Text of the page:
🎦 Apocalypse Now full movie HD download (Francis Ford Coppola) - Drama, Action, History, War. 🎬
Apocalypse Now
Drama, Action, History, War
IMDB rating:
Francis Ford Coppola
Marlon Brando as Kurtz
Martin Sheen as Marlow
Robert Duvall as Lieutenant Colonel Bill Kilgore
Frederic Forrest as Jay 'Chef' Hicks
Sam Bottoms as Lance B. Johnson
Laurence Fishburne as Tyrone 'Clean' Miller
Albert Hall as Chief Phillips
Harrison Ford as Colonel Lucas
Dennis Hopper as Photojournalist
G.D. Spradlin as General Corman
Jerry Ziesmer as Jerry, Civilian
Scott Glenn as Lieutenant Richard M. Colby
Bo Byers as MP Sergeant #1
James Keane as Kilgore's Gunner
Storyline: It is the height of the war in Vietnam, and U.S. Army Captain Willard is sent by Colonel Lucas and a General to carry out a mission that, officially, 'does not exist - nor will it ever exist'. The mission: To seek out a mysterious Green Beret Colonel, Walter Kurtz, whose army has crossed the border into Cambodia and is conducting hit-and-run missions against the Viet Cong and NVA. The army believes Kurtz has gone completely insane and Willard's job is to eliminate him! Willard, sent up the Nung River on a U.S. Navy patrol boat, discovers that his target is one of the most decorated officers in the U.S. Army. His crew meets up with surfer-type Lt-Colonel Kilgore, head of a U.S Army helicopter cavalry group which eliminates a Viet Cong outpost to provide an entry point into the Nung River. After some hair-raising encounters, in which some of his crew are killed, Willard, Lance and Chef reach Colonel Kurtz's outpost, beyond the Do Lung Bridge. Now, after becoming prisoners of Kurtz, will...
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The horror…. The horror
'Apocalypse Now Redux', Francis Ford Coppola's war opus is probably the most beautiful war film I have ever seen. Capt. Benjamin Willard (Martin Sheen) is a Vietnam soldier who is tapped to head a very dangerous and highly classified mission into Cambodia to 'terminate the position' of Col. Kurtz (Marlon Brando), a highly ranked and highly regarded army man who seemingly has gone completely insane and defected from the army, setting up his own little society and helped by a cultish following of soldiers. Escorting him up the river to Cambodia is a handful of navy men, and along the way, they encounter several interesting people (most notably is Robert Duvall's Kilgore, a badass lieutenant colonel with a few screws loose) and some horrifying situations.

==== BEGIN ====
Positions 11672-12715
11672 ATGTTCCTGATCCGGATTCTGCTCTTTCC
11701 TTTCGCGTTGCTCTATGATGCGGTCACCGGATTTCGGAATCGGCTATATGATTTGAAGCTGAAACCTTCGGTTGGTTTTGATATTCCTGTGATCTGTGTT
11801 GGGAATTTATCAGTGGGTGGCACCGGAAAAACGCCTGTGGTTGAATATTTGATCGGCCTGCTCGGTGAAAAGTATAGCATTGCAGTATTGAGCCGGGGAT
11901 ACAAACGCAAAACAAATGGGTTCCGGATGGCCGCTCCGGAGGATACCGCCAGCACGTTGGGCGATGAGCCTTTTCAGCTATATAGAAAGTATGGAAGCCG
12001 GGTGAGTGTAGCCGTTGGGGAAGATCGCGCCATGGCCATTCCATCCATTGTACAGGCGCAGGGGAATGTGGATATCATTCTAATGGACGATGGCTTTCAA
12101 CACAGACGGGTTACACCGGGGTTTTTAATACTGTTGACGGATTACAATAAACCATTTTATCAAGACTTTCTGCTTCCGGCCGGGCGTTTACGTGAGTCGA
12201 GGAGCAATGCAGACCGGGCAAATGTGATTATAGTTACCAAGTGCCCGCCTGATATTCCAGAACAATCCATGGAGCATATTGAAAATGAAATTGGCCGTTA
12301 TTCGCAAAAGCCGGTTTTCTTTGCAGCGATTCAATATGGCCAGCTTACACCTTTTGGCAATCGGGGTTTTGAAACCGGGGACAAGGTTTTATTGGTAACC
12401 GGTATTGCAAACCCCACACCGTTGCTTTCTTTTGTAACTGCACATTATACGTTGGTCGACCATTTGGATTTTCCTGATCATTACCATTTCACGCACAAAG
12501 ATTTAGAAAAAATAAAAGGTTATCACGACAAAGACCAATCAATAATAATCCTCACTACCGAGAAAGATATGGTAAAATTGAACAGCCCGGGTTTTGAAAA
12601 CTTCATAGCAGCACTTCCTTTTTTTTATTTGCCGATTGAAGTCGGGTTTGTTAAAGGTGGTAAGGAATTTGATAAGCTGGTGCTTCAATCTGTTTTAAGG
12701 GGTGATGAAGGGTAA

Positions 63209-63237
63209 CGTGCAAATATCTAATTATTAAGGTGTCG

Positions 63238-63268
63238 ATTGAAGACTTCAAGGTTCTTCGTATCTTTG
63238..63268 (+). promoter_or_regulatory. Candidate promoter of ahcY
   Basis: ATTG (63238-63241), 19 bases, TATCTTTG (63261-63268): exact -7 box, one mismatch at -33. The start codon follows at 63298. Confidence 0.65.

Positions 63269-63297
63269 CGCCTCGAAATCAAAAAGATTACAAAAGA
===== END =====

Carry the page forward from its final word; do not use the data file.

'Apocalypse' is less historical war film than a philosophical and psychological study. It is more 'Full Metal Jacket' than 'Platoon'. The running time of 'Apocalypse' is over three hours, but the film is so wonderfully paced and compelling that when the end of the film arrived, I was actually surprised at the amount of time that had passed. The beautiful cinematography is surely what stood out the most for me, however. After seeing this film, I am convinced that Coppola is one of the masters of light and photography in film history. The 'Godfather' films were all tinged with an almost sepia tone, and shadows created the feeling of a Baroque composition. With 'Apocalypse', there is an incredible usage of natural light, and the shadows, particularly in the scenes involving Brando and Sheen, almost become a living character, they are so pervasive and effective. Another gorgeous scene was when Cpt. Willard and Jay Hicks (Frederic Forrest) were in the jungle looking for mangoes, and come across a tiger. The sheer enormity of the surrounding foliage (leaves as big as a house) made the characters almost Lilliputian, but the colorization of the scene was incredible. While everything else was almost a muted grey, the leaves were an incredibly vibrant green, an effect that was particularly striking. Another really minor positive moment in the film was the great scene when the helicopters carrying Duvall and company attack the small village while playing Wagner. This could have just been an ultra-dramatic underlying soundtrack to the scene, but instead Coppola turns the song into an actual part of the scene, with Duvall mentioning that he likes to play it while they are approaching to 'scare the hell out of them'.